Does it throttle all the time? No, it is capable of running at 3.5 GHz but the drops are frequent due to thermal and/or power limits.

    Is it noticeable? With the exception of Dying Light, no. You´d need to monitor the values. On the other hand, there are games I didn´t test.

    Does it matter? Very subjective question. If you don´t care about monitoring and want to just pick it up and have decent performance then no. If you care about having the components below 90C and having them running full speed at all times then yes, it does matter. Especially if you plan on doing anything CPU-intensive.
     
    Last edited: Sep 27, 2015
  2. D2 Ultima

    D2 Ultima Livestreaming Master

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    Looking at the cooling solution, I can see why the CPU was doing that, but considering the size is literally almost the same as the P770ZM, I think they could have designed the internal layout better, especially considering how hot Haswell and Broadwell chips are known to be.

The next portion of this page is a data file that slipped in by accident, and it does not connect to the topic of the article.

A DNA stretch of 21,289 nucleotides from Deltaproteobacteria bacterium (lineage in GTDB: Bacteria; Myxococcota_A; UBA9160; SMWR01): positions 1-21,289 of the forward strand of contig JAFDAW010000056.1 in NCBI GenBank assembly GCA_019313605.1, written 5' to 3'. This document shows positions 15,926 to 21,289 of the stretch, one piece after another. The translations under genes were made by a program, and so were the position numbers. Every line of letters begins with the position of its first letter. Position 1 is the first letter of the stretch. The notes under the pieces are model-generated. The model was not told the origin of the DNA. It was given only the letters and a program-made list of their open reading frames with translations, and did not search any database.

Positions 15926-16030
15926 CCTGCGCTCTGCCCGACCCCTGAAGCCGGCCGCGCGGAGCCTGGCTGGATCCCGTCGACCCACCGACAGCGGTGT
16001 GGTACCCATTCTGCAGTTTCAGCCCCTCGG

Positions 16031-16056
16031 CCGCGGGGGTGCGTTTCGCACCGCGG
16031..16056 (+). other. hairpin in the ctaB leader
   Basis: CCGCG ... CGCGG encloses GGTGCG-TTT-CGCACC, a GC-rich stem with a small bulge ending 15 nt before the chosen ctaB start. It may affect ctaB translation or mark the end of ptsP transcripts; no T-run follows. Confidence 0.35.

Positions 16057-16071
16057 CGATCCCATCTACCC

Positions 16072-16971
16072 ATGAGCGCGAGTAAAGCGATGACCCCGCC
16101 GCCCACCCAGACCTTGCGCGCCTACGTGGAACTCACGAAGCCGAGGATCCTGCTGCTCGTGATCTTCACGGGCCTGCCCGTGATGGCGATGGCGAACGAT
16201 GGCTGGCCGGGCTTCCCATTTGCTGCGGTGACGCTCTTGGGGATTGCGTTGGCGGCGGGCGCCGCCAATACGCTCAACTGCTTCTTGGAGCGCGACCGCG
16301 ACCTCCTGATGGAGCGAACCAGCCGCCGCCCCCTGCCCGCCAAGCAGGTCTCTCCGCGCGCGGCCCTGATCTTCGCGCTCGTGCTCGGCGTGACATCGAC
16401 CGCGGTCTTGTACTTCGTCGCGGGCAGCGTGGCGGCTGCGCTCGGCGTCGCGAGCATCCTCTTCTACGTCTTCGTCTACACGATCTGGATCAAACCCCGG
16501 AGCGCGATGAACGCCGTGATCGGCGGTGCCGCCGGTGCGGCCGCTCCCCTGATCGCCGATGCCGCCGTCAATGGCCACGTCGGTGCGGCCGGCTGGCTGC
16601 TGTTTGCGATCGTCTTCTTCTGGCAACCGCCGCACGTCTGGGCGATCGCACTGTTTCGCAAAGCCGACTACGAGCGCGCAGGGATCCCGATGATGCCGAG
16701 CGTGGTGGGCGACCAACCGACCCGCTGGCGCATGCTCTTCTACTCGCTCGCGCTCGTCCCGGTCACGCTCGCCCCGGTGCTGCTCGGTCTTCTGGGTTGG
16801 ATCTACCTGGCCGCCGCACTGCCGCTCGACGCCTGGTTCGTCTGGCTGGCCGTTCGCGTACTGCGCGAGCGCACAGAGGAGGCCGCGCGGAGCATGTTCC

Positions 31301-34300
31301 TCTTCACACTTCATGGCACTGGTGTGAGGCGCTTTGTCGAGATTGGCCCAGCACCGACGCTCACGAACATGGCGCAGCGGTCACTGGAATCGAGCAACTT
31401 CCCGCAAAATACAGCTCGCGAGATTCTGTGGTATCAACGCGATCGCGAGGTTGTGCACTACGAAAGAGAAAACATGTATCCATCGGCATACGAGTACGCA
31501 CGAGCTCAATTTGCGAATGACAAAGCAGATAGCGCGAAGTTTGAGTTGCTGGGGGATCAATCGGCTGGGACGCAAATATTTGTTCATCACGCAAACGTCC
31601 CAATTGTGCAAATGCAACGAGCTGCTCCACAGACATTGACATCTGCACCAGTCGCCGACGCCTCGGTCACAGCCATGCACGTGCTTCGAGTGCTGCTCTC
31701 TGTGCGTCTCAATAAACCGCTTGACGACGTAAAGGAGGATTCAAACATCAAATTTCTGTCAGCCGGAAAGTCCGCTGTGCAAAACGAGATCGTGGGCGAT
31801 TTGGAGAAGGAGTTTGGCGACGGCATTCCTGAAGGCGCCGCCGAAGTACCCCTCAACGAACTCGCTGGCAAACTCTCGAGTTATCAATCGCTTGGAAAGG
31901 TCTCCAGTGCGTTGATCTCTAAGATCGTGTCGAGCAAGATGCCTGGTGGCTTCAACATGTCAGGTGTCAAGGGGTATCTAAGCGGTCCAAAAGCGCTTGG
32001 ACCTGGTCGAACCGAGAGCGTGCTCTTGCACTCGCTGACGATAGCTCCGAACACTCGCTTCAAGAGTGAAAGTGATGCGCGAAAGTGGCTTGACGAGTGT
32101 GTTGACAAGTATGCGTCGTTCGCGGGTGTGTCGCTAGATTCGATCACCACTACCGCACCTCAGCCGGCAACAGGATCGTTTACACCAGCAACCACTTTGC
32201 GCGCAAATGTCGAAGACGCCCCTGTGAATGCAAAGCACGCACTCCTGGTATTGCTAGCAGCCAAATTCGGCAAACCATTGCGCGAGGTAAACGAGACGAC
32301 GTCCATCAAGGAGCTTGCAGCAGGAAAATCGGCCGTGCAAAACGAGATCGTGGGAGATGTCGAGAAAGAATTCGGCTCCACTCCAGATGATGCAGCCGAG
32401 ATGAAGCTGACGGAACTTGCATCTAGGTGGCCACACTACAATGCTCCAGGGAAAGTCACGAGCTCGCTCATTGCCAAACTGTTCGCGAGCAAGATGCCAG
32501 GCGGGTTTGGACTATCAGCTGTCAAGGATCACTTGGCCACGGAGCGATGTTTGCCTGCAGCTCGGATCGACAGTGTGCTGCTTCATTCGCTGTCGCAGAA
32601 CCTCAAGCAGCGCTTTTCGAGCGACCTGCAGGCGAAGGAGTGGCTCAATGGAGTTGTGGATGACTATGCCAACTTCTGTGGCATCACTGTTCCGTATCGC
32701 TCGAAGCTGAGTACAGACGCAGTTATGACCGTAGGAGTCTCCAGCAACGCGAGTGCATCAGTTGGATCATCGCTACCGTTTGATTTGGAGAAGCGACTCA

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  3. rinneh

    rinneh Notebook Prophet

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    They really should have ditched the DVD drive and added a second fan and a larger battery. Very unbalanced machine wth these specs and just 1 fan to cool it all down.
     
  4. D2 Ultima

    D2 Ultima Livestreaming Master

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    I don't even think they needed to... the P170SM had two HDD slots, two mSATA slots and one ODD slot, and was about the same size as the P770ZM. They could have made things fit.
     
  5. rinneh

    rinneh Notebook Prophet

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    Well now it is a bigger machine, with probably a bigger chassis than the P35w V3 but with even worse cooling and less battery life.